• 14. Wall Street Journal: On the Move, April 12, 2008 Many migrants remain trapped in a halfway existence, where it is administratively difficult for them to settle down in the city where they work but economically impossible to remain in their rural village. China's "floating population" - rural people working outside their home village - totaled 132 million in 2006, according to a survey by the country's National Bureau of Statistics. The government's judgment has been, in effect, that maintaining a huge temporary migrant population is better than overwhelming cities with a permanent influx of people.
  • 15. Wall Street Journal: On the Move, April 12, 2008
  • 16. Wall Street Journal: On the Move, April 12, 2008 Small cities have relaxed their hukou rules, making it comparatively easy for newcomers to register and settle down.
  • 17. Wall Street Journal: On the Move, April 12, 2008 Small cities have relaxed their hukou rules, making it comparatively easy for newcomers to register and settle down. Other local governments are experimenting with a hukou system that does away with the distinction between rural and urban residents of the same district - so farmers can easily and officially move to a city in their home district.
  • 18. Wall Street Journal: On the Move, April 12, 2008 Small cities have relaxed their hukou rules, making it comparatively easy for newcomers to register and settle down. Other local governments are experimenting with a hukou system that does away with the distinction between rural and urban residents of the same district - so farmers can easily and officially move to a city in their home district. Changing the place of one's hukou has also become a somewhat easier and less exceptional procedure.
  • 19. WSJ: China Fears Restive Migrants As Jobs Disappear in Cities, December 2, 2008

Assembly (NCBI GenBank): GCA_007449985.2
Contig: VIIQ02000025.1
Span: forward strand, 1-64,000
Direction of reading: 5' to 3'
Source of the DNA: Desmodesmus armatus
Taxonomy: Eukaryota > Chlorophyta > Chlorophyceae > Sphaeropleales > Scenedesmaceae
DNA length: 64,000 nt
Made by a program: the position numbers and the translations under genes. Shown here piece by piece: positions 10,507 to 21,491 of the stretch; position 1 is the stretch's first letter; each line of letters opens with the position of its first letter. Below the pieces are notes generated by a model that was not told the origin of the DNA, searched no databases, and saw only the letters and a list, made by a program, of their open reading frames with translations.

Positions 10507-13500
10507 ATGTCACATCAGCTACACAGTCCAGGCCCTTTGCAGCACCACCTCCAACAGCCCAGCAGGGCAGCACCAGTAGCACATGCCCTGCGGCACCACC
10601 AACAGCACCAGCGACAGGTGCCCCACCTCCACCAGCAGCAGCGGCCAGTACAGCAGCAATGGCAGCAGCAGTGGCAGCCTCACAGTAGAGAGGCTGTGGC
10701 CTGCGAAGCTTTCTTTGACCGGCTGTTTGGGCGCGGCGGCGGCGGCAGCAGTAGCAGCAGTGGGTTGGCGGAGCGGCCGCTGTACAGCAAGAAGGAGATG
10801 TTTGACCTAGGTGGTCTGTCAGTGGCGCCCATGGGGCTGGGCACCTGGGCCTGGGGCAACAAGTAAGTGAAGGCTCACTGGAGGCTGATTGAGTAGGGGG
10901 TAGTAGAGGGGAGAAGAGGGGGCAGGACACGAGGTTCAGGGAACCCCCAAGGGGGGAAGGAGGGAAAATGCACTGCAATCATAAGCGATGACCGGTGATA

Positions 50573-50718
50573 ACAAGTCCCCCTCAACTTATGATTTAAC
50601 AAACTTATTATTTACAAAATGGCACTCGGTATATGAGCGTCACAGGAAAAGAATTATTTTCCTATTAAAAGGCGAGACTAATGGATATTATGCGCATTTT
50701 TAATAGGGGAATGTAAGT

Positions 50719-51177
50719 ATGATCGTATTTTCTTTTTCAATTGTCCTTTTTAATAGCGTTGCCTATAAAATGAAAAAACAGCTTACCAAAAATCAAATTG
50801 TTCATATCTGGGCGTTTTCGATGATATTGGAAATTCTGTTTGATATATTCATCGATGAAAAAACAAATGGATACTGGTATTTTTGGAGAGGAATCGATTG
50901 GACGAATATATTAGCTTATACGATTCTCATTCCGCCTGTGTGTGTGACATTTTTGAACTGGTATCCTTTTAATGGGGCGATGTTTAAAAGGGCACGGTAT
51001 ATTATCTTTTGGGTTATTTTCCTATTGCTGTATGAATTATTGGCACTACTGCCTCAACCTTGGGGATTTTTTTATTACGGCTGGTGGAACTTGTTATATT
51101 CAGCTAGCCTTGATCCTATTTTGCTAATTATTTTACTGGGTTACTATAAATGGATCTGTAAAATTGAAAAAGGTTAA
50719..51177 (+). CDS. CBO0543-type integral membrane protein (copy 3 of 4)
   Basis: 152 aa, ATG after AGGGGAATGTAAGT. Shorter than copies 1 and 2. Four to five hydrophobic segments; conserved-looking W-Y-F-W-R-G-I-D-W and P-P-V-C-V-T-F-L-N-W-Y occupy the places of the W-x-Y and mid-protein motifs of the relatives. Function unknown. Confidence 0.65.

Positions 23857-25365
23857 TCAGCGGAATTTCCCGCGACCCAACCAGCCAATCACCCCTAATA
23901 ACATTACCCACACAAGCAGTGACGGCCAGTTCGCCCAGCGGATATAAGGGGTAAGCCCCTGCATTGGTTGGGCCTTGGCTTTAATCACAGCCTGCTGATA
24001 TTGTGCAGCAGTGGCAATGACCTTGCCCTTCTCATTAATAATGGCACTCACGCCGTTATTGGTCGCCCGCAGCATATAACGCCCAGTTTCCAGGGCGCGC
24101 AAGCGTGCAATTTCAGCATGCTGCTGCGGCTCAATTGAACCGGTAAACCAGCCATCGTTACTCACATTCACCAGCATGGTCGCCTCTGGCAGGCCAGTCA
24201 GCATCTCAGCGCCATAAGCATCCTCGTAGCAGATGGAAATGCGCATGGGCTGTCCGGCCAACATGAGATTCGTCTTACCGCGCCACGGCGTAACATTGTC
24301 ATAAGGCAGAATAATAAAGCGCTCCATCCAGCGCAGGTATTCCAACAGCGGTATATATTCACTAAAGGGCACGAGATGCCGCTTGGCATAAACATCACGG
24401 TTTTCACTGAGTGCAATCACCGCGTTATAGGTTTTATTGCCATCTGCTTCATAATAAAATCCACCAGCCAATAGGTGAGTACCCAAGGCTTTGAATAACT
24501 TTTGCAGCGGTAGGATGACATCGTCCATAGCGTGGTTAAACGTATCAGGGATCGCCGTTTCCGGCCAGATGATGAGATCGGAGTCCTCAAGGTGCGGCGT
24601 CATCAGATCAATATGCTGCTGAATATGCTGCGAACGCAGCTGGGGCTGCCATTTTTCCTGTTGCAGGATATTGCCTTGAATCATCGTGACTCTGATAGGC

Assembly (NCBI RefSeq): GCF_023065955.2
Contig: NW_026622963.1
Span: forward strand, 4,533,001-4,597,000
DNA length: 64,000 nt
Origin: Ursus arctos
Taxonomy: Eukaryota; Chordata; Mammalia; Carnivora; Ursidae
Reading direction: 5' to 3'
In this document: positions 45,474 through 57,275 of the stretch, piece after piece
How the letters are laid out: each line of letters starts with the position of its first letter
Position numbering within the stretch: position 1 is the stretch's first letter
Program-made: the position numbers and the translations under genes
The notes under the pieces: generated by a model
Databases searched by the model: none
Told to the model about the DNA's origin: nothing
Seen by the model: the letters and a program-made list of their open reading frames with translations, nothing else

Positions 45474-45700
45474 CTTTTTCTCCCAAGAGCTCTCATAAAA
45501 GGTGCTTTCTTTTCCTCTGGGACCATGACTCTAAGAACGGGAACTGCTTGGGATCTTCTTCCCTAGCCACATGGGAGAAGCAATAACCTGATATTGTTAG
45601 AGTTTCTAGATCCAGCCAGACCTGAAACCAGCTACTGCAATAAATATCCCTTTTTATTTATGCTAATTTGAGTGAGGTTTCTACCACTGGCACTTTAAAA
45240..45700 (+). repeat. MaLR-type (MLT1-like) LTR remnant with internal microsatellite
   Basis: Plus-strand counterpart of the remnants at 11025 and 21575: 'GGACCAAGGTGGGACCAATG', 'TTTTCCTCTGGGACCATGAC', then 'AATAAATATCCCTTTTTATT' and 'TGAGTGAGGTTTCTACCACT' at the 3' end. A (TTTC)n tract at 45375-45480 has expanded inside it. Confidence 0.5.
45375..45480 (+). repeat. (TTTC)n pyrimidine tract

• 20. WSJ: China Fears Restive Migrants As Jobs Disappear in Cities, December 2, 2008 China's roaring industrial economy has been abruptly quieted by the effects of the global financial crisis. Rural provinces that supplied much of China's factory manpower are watching the beginnings of a wave of reverse migration. Fast-rising unemployment has led to an unusual series of strikes and protests.
  • 21. WSJ: China Fears Restive Migrants As Jobs Disappear in Cities, December 2, 2008
  • 22. WSJ: China Fears Restive Migrants As Jobs Disappear in Cities, December 2, 2008 The Government tries to calm tensions in the cities, it also fears that newly unemployed migrants returning home could upend the already- strained social system in the countryside.
  • 23. WSJ: China Fears Restive Migrants As Jobs Disappear in Cities, December 2, 2008 The Government tries to calm tensions in the cities, it also fears that newly unemployed migrants returning home could upend the already- strained social system in the countryside. Officials are keeping 24-hour tabs on arrivals to monitor how many of the migrants will return industrial centers.
  • 24. WSJ: China Fears Restive Migrants As Jobs Disappear in Cities, December 2, 2008 The Government tries to calm tensions in the cities, it also fears that newly unemployed migrants returning home could upend the already- strained social system in the countryside. Officials are keeping 24-hour tabs on arrivals to monitor how many of the migrants will return industrial centers. Despite Beijing's efforts to persuade workers to stay in cities and train for potential new jobs.